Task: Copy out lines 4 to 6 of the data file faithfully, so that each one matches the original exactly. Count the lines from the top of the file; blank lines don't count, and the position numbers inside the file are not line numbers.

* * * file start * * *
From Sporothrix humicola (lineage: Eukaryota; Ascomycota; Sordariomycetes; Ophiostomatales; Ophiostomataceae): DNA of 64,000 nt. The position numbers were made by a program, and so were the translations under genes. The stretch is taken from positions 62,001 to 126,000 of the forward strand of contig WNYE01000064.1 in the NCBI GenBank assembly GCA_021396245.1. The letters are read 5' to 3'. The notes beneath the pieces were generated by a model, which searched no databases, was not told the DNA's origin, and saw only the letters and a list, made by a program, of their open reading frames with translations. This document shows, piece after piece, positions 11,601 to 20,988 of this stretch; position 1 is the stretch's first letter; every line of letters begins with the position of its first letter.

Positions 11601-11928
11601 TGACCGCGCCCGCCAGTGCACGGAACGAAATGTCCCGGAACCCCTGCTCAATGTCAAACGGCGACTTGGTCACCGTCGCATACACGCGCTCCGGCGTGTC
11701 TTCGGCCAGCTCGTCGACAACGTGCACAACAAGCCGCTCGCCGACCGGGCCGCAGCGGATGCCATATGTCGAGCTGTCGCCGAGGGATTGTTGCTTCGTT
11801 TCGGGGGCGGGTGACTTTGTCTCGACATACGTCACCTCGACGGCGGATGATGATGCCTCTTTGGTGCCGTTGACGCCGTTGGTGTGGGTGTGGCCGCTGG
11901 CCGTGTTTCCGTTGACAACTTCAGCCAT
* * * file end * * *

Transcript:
11701 TTCGGCCAGCTCGTCGACAACGTGCACAACAAGCCGCTCGCCGACCGGGCCGCAGCGGATGCCATATGTCGAGCTGTCGCCGAGGGATTGTTGCTTCGTT
11801 TCGGGGGCGGGTGACTTTGTCTCGACATACGTCACCTCGACGGCGGATGATGATGCCTCTTTGGTGCCGTTGACGCCGTTGGTGTGGGTGTGGCCGCTGG
11901 CCGTGTTTCCGTTGACAACTTCAGCCAT